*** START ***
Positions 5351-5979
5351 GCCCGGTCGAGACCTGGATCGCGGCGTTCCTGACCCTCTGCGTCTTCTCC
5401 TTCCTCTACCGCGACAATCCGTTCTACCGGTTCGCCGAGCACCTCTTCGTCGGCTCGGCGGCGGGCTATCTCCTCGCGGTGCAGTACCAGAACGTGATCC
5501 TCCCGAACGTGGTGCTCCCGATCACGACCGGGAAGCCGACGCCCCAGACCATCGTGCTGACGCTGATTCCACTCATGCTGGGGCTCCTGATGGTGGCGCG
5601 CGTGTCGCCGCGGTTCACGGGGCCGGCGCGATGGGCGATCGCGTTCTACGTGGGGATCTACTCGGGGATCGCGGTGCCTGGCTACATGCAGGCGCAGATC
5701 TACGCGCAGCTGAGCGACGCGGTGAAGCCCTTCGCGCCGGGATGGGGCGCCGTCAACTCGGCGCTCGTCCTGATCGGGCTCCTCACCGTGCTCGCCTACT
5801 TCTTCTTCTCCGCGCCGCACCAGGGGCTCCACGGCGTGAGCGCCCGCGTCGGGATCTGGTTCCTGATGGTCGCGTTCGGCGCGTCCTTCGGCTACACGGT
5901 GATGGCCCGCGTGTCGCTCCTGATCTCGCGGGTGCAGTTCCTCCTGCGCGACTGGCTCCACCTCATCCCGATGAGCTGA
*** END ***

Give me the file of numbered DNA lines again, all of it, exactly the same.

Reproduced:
Positions 5351-5979
5351 GCCCGGTCGAGACCTGGATCGCGGCGTTCCTGACCCTCTGCGTCTTCTCC
5401 TTCCTCTACCGCGACAATCCGTTCTACCGGTTCGCCGAGCACCTCTTCGTCGGCTCGGCGGCGGGCTATCTCCTCGCGGTGCAGTACCAGAACGTGATCC
5501 TCCCGAACGTGGTGCTCCCGATCACGACCGGGAAGCCGACGCCCCAGACCATCGTGCTGACGCTGATTCCACTCATGCTGGGGCTCCTGATGGTGGCGCG
5601 CGTGTCGCCGCGGTTCACGGGGCCGGCGCGATGGGCGATCGCGTTCTACGTGGGGATCTACTCGGGGATCGCGGTGCCTGGCTACATGCAGGCGCAGATC
5701 TACGCGCAGCTGAGCGACGCGGTGAAGCCCTTCGCGCCGGGATGGGGCGCCGTCAACTCGGCGCTCGTCCTGATCGGGCTCCTCACCGTGCTCGCCTACT
5801 TCTTCTTCTCCGCGCCGCACCAGGGGCTCCACGGCGTGAGCGCCCGCGTCGGGATCTGGTTCCTGATGGTCGCGTTCGGCGCGTCCTTCGGCTACACGGT
5901 GATGGCCCGCGTGTCGCTCCTGATCTCGCGGGTGCAGTTCCTCCTGCGCGACTGGCTCCACCTCATCCCGATGAGCTGA